The Department of Homeland Security’s Spring regulatory agenda released this month indicates that the Trump administration will continue to pursue plans to reform the H-1B annual allotment process, revise H-1B eligibility and wage protections, terminate H-4 work authorization, overhaul the F-1 Optional Practical Training (OPT) program and review the activities that are allowed on B-1 and B-2 visas.

The agenda reinforces the goals the administration outlined in its December regulatory agenda and in an April 4 letter from U.S. Citizenship and Immigration Services Director L. Francis Cissna, to Sen. Chuck Grassley, R-Iowa, who chairs the Senate Judiciary Committee. Here are some of the key points:

  • Reorganization of the H-1B lottery. As was previously announced, DHS plans to propose a preregistration system for cap-subject H-1B visa applicants. The agency indicated that it may modify the selection process, currently completed through an electronic lottery, so that visas would be awarded to the “most-skilled or highest-paid petition beneficiaries,” as was contemplated in Trump’s “Buy American Hire American” executive order in April 2017. DHS intends to publish a new proposed rule in July.
  • Revision of H-1B eligibility and wage protections. DHS also plans to move forward with its plans to revise the definition of “specialty occupation” for H-1B eligibility to “increase focus on obtaining the best and the brightest foreign nationals via the H-1B program.” The rule would also revise the definition of employment and the employer-employee relationship and add new requirements designed to ensure that employers pay appropriate wages to H-1B workers. DHS intends to publish a proposal in January 2019.
  • Termination of H-4 work authorization. DHS said it will propose a rule in June to eliminate the eligibility of H-4 spouses of certain H-1B workers who are in line for a green card to apply for employment authorization documents. The rule will reverse a 2015 Obama-era rule that allowed some 71,000 H-4 spouses to obtain work authorization.
  • Reform of the OPT program. Immigration and Customs Enforcement will propose a rule that comprehensively reforms the OPT program for foreign students. The Trump administration previously indicated that it will limit the work opportunities available to foreign students and is likely to rescind Obama’s STEM-OPT Extension rule that expanded the extensions of OPT for foreign nationals holding U.S. degrees in STEM fields from 17 months to 24 months. ICE intends to publish a proposed rule in October.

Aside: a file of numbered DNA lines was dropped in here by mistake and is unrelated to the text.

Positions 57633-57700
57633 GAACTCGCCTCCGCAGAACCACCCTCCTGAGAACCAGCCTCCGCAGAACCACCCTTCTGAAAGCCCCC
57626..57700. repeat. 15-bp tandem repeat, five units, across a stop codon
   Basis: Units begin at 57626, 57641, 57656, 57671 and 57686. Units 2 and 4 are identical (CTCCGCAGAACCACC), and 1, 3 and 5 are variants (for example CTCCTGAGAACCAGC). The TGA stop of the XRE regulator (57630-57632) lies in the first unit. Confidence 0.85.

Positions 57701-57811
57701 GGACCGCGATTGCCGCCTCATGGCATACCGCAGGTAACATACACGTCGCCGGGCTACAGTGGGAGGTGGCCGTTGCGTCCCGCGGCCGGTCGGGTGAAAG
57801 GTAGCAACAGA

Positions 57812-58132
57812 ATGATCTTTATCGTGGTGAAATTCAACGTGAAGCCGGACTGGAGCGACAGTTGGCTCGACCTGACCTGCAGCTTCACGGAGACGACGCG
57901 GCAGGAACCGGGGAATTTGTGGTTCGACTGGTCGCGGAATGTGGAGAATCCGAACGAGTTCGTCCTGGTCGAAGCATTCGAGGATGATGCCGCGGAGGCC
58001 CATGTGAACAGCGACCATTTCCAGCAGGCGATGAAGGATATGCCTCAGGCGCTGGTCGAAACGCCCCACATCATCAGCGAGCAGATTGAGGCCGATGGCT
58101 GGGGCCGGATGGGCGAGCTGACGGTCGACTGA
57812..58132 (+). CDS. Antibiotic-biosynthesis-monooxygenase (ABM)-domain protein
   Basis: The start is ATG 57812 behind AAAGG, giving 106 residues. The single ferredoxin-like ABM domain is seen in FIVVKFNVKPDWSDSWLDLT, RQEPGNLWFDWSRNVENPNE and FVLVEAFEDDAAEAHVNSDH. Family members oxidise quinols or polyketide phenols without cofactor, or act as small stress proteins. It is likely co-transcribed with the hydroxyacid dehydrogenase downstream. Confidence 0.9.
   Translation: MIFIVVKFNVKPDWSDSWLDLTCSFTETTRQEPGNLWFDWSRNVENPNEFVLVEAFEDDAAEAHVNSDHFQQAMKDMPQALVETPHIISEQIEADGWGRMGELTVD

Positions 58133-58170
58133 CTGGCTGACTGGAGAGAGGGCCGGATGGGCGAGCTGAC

• B-1 and B-2 regulations. DHS plans to reform B-1 and B-2 visa regulations. The proposed changes will “clarify the criteria” for B-1 and B-2 visas, with a possible goal of limiting the business activities that are allowed while traveling on B-1 visas. DHS intends to publish a proposed rule in November.
  • USCIS fee schedule. USCIS intends to publish a new fee schedule in October.

BAL Analysis: The regulatory agenda reiterates the administration’s regulatory and policy priorities as previously outlined. The regulatory changes will not take place immediately—it usually takes a minimum of three months after a proposed regulation is issued before a final rule is published. When an agency publishes a proposed rule, members of the public are given the opportunity to submit formal comments to the government. Typically, a regulation does not become effective immediately and has a 30-day delayed effective date.

Employers are encouraged to work with BAL to plan for the changes, as well as to participate in the public comment period to help influence the direction of any new regulations. BAL will continue to provide clients with information on these and other regulatory and policy changes as it becomes available.

This alert has been provided by the BAL U.S. Practice group. For additional information, please contact

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